Protesters set house alight after court ruling following death of boy
Racial tensions escalated in Coligny in North West after two men accused of killing a 16-year-old black boy were released on bail of R5 000 each yesterday. Residents and the boy’s parents were furious at the release of Pieter Doorewaard, 26, and Phillip Schutte, 34, who have been charged with the murder of Matlhomola Mosweu.
After the court adjourned, public order police struggled to maintain order.
Hundreds of protesters set fire to a house belonging to a white farmer near the Coligny Magistrate’s Court.
“We are going to burn all the shops and farms owned by white people in the area,” they shouted.
There was no one at home at the time of the incident but the owner arrived shortly afterwards with a group of friends .
The men allegedly assaulted photographers who were taking pictures of the burning house.
The arrival of a police Nyala ended the confrontation.
Shortly after this a boy was shot in the leg, allegedly by one of the farmers.
Residents pelted police with stones, accusing them of allowing “white men to walk around with guns, shooting people”.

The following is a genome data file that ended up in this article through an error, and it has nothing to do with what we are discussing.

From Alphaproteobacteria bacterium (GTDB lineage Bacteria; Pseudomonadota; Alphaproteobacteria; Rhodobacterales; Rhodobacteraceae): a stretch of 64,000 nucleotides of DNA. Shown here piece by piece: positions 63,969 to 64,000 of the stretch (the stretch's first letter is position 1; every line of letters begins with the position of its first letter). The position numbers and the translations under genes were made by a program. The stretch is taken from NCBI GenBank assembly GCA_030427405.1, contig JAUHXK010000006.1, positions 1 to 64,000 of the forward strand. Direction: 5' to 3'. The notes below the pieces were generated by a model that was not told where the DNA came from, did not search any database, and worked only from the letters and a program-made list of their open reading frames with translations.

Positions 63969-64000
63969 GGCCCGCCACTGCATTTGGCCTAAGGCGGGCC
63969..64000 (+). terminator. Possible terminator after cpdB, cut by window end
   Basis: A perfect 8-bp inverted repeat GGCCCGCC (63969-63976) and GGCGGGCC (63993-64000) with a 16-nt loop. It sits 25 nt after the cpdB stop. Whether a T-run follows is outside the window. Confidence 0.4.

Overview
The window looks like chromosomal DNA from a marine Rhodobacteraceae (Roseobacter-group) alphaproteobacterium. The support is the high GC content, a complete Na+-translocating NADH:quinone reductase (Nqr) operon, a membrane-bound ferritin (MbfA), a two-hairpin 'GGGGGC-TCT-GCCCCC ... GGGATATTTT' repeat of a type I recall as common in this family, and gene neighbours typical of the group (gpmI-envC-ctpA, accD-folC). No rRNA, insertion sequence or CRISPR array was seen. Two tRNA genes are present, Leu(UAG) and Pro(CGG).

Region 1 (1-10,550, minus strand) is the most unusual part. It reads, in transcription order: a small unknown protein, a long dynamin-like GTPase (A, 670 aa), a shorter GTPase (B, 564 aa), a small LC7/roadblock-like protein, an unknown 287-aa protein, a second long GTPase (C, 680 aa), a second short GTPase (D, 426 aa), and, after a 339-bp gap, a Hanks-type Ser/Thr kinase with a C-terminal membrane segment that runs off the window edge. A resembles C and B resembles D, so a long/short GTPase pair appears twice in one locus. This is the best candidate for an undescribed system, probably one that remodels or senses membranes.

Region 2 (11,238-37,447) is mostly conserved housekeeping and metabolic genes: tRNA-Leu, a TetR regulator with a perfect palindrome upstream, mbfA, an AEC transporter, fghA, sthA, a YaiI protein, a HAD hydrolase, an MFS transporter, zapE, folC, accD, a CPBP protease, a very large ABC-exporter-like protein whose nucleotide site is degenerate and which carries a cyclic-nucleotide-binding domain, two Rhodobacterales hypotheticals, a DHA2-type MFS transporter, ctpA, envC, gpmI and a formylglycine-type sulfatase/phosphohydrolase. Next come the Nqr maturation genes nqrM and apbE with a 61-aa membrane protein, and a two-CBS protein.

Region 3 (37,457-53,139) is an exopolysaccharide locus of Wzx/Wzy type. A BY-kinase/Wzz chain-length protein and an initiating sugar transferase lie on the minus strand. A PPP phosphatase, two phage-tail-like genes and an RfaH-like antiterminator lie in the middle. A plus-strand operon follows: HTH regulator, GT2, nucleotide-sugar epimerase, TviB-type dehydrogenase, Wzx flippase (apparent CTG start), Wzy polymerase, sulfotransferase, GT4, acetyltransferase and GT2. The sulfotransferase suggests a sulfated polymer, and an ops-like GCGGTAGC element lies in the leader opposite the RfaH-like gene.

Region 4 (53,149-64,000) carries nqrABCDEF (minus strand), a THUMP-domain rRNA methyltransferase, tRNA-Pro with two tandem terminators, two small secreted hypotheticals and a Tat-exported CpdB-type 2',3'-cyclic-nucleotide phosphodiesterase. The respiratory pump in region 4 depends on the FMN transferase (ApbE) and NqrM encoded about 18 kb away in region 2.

Police spokesman Brigadier Sabata Mokgwabone said no one had contacted the police to lay a complaint of assault.
North West Public Safety MEC Mpho Motlhabane pleaded with black and white communities to accept the court’s decision.
“We have beefed up security in the area and believe we will be able to calm the situation down,” he said.
Meanwhile, Mosweu’s parents wept uncontrollably after the bail ruling and had to be treated at a clinic. Mosweu’s father, Sakkie Dingake, said: “What about my son? Why? Why? I am hurt. This is not fair. The law favours white people and those who have money.”
Mosweu died on April 20 after he had been caught picking sunflowers.
The accused claim he jumped off a moving bakkie when they were taking him to the police station. He died later in hospital. The regional National Prosecuting Authority’s Frank Lesenyego said the state would be ready to lead evidence when the case resumed on June 26.